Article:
China’s just-released 2010 census is grim news for those who claim that suppressing population growth boosts economic development.
China is graying more rapidly than previously predicted and its demographic dividend will decline sharply just two years from now, causing an economic slow-down and political and social unrest.
China Brief’s Willy Lam analyzes the new census here. He points out the fact that China’s demographics are the main determinant of its (soon to slow down) socio-economic development–proving the adage that China is “becoming old before it grows rich.” The number of those over 60 will reach a stunning 28% in 2040, surpassing Japan’s proportion of aged and making China the grayest Asian nation.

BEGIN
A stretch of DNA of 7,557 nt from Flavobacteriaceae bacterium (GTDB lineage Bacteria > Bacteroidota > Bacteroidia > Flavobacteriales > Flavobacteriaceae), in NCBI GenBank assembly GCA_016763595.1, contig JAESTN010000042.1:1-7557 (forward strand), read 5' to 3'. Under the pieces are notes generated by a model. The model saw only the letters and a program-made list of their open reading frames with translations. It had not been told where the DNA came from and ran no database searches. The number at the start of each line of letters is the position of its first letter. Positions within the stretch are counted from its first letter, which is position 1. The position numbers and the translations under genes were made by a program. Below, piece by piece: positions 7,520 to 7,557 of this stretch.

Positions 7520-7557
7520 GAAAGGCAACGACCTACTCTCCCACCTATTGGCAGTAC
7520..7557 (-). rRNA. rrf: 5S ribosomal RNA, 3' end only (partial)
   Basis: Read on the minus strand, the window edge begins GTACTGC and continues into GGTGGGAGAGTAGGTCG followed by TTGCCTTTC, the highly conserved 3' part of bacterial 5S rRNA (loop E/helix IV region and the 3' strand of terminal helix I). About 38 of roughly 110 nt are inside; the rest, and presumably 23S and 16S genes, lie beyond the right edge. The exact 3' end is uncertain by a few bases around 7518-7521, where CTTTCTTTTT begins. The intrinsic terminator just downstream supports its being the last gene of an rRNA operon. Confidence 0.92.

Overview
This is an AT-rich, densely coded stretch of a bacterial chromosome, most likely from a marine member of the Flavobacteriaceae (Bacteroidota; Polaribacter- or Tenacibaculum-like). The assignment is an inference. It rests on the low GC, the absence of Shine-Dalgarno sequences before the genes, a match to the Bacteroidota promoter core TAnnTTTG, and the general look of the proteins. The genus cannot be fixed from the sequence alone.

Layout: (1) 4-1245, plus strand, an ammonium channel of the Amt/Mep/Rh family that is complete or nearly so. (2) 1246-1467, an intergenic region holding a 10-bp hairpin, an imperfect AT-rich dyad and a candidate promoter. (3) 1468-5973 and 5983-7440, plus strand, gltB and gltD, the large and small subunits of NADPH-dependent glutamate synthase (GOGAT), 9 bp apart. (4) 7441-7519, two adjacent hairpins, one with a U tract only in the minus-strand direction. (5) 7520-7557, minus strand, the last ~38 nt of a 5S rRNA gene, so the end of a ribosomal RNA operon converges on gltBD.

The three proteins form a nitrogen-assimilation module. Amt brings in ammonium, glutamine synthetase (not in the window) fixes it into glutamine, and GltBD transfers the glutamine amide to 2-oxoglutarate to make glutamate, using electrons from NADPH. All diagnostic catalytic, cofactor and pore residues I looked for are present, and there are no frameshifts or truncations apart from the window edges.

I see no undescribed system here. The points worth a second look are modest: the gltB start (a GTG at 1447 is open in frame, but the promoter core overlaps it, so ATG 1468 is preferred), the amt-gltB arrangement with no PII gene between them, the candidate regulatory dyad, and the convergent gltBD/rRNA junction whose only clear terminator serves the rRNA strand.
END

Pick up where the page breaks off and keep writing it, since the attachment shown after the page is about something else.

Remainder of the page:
Labor shortages will spread throughout the country from their presently contained areas in industrial hubs. The census says future laborers under 14 now make up only about 16% of China’s population.
As for China’s increasingly educated middle class, the census shows that some 60% of residents in upper income brackets are in the process of emigrating West due to dissatisfaction with the political reality at home.
The graying of the population could become such a drain on the resources of most Chinese families that another seminal economic goal for the 2020s and 2030s-boosting consumer spending-may be jeopardized. A decline in economic growth-seen as the prime basis of the CCP’s legitimacy-could prompt more challenges to the party-and-state apparatus particularly given its repeated refusal to entertain political liberalization.